You Gotta Know These Musicals

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You Gotta Know These Musicals

Each musical's title is followed by its composer, its lyricist, the author of its book, and the year in which it premiered on Broadway or the West End.

  1. West Side Story (Leonard Bernstein; Stephen Sondheim; Arthur Laurents; 1957). Riff and Bernardo lead two rival gangs: the blue-collar Jets and the Sharks from Puerto Rico. Tony, a former Jet, falls in love with the Bernardo's sister Maria and vows to stop the fighting, but he kills Bernardo after Bernardo kills Riff in a "rumble." Maria's suitor Chino shoots Tony, and the two gangs come together. Notable songs include "America," "Tonight," "Somewhere," "I Feel Pretty," and "Gee, Officer Krupke." Adapted from Romeo and Juliet, it was made into an Academy Award-winning 1961 film starring Natalie Wood.

  2. The Phantom of the Opera (Andrew Lloyd Webber; Charles Hart & Richard Stilgoe; Richard Stilgoe & Andrew Lloyd Webber; 1986). At the Paris Opera in 1881, the mysterious Phantom lures the soprano Christine Daae to his lair ("The Music of the Night"). Christine falls in love with the opera's new patron, Raoul, so the Phantom drops a chandelier and kidnaps Christine. They kiss, but he disappears, leaving behind only his white mask. Adapted from the eponymous 1909 novel by Gaston Leroux, it is the longest-running show in Broadway history.

  3. My Fair Lady (Frederick Loewe; Alan Jay Lerner; Alan Jay Lerner; 1956). As part of a bet with his friend Colonel Pickering, phonetics professor Henry Higgins transforms cockney flower girl Eliza Doolittle into a proper lady. After Eliza falls for Freddy Eynsforth-Hill, Higgins realizes he is in love with Eliza. Eliza returns to Higgins' home in the final scene. It is adapted from George Bernard Shaw's play Pygmalion.

  4. Cats (Andrew Lloyd Webber; T.S. Eliot; T.S. Eliot). The Jellicle tribe of cats roams the streets of London. They introduce the audience to various members: Rum Tum Tugger, Mungojerrie, Rumpleteazer, Mr. Mistoffelees, and Old Deuteronomy. Old Deuteronomy must choose a cat to be reborn, and he chooses the lowly Grizabella after she sings "Memory." It is adapted from Old Possum's Book of Practical Cats by T. S. Eliot.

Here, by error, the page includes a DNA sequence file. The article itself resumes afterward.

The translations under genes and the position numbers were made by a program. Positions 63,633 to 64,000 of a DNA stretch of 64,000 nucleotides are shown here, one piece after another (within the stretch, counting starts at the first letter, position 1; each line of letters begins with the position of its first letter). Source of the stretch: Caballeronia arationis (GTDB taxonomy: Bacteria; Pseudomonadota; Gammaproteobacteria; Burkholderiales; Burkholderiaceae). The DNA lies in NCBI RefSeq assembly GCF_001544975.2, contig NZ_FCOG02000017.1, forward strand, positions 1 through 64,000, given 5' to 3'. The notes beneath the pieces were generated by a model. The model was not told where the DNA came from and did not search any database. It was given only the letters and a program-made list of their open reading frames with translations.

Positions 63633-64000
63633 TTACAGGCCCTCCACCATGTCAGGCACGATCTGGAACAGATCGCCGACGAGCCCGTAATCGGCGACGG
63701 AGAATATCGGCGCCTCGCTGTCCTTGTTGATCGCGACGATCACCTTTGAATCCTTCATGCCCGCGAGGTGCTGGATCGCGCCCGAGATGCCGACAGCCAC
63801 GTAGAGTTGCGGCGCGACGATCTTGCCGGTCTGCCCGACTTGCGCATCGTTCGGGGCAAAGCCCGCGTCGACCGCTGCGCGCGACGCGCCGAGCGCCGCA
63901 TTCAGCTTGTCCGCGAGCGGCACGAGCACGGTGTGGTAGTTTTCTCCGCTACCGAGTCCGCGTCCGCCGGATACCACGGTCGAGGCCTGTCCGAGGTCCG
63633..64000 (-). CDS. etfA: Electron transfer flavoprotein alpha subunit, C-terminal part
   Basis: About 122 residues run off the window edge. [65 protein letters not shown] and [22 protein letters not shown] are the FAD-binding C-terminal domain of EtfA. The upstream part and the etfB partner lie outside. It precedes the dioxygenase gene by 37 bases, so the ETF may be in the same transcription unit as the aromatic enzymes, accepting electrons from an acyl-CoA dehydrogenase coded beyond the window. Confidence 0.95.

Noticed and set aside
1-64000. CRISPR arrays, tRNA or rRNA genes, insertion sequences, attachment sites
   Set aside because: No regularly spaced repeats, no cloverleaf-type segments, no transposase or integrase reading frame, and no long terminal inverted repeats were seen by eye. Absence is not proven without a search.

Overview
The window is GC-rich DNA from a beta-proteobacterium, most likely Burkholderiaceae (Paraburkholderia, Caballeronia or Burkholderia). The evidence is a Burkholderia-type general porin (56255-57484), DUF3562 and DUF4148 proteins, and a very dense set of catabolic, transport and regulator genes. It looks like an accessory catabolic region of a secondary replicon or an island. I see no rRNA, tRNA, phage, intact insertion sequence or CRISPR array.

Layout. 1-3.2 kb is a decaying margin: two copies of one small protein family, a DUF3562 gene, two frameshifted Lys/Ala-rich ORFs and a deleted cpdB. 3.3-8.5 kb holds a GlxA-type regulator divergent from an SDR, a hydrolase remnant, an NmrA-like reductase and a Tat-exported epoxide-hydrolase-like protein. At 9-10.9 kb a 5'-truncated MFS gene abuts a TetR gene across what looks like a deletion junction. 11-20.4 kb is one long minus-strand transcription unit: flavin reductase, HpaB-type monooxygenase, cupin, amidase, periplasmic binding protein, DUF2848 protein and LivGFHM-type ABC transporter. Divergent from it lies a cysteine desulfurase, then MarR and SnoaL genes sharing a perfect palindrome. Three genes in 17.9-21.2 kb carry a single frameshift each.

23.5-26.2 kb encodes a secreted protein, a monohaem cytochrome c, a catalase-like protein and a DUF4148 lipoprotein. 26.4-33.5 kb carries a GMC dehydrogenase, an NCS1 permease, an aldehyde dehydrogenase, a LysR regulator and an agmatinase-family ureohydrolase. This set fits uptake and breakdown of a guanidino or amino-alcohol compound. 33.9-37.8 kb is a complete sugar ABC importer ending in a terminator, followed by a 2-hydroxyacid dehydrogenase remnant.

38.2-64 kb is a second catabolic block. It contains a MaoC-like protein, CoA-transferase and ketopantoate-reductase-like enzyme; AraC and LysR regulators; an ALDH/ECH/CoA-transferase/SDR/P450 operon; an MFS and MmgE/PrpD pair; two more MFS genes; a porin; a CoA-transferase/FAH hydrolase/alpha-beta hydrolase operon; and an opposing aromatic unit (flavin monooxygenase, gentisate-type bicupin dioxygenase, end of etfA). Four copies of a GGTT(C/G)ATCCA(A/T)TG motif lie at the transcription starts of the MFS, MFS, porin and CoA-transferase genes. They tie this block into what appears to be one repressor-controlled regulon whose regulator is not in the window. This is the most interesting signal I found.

5. Evita (Andrew Lloyd Webber; Tim Rice; Tim Rice; 1978). Che Guevara narrates the life story of Eva Peron, a singer and film actress who marries Juan Peron. Juan is elected President of Argentina, and Eva's charity work makes her immensely popular among her people ("Don't Cry for Me Argentina") before her death from cancer. It was made into a 1996 film starring Madonna and Antonio Banderas.

  6. The Mikado (Arthur Sullivan; W.S. Gilbert; 1885). The Mikado [Emperor of Japan] has made flirting a capital crime in Titipu, so the people have appointed an ineffectual executioner named Ko-Ko. Ko-Ko's ward, Yum-Yum, marries the wandering musician Nanki-Poo, and the two lovers fake their execution. The Mikado visits the town and forgives the lovers of their transgression. It includes the song "Three Little Maids From School Are We."

  7. The Sound of Music (Richard Rodgers; Oscar Hammerstein II; Howard Lindsey & Russel Crouse; 1959). Maria, a young woman studying to be a nun in Nazi-occupied Austria, becomes governess to the seven children of Captain von Trapp. She teaches the children to sing ("My Favorite Things," "Do-Re-Mi"), and she and the Captain fall in love and get married. After Maria and the von Trapps give a concert for the Nazis ("Edelweiss"), they escape Austria ("Climb Ev'ry Mountain"). It was adapted into an Academy Award-winning 1965 film starring Julie Andrews.

  8. Fiddler on the Roof (Jerry Bock; Sheldon Harnick; Joseph Stein; 1964). Tevye is a lowly Jewish milkman in Tsarist Russia ("If I Were a Rich Man"), and his daughters are anxious to get married ("Matchmaker"). Tzeitel marries the tailor Motel ("Sunrise, Sunset," "The Bottle Dance"), Hodel gets engaged to the radical student Perchik, and Chava falls in love with a Russian named Fyedka. The families leave their village, Anatevka, after a pogrom. It is adapted from Tevye and his Daughters by Sholem Aleichem.

  9. Oklahoma! (Richard Rodgers; Oscar Hammerstein II; Oscar Hammerstein II; 1943). On the eve of Oklahoma's statehood, cowboy Curly McLain and sinister farmhand Judd compete for the love of Aunt Eller's niece, Laurey. Judd falls on his own knife after attacking Curly, and Curly and Laurey get married. A subplot concerns Ado Annie, who chooses cowboy Will Parker over the Persian peddler Ali Hakim. Featuring the songs "Oh What a Beautiful Mornin'" and "Oklahoma," it is often considered the first modern book musical.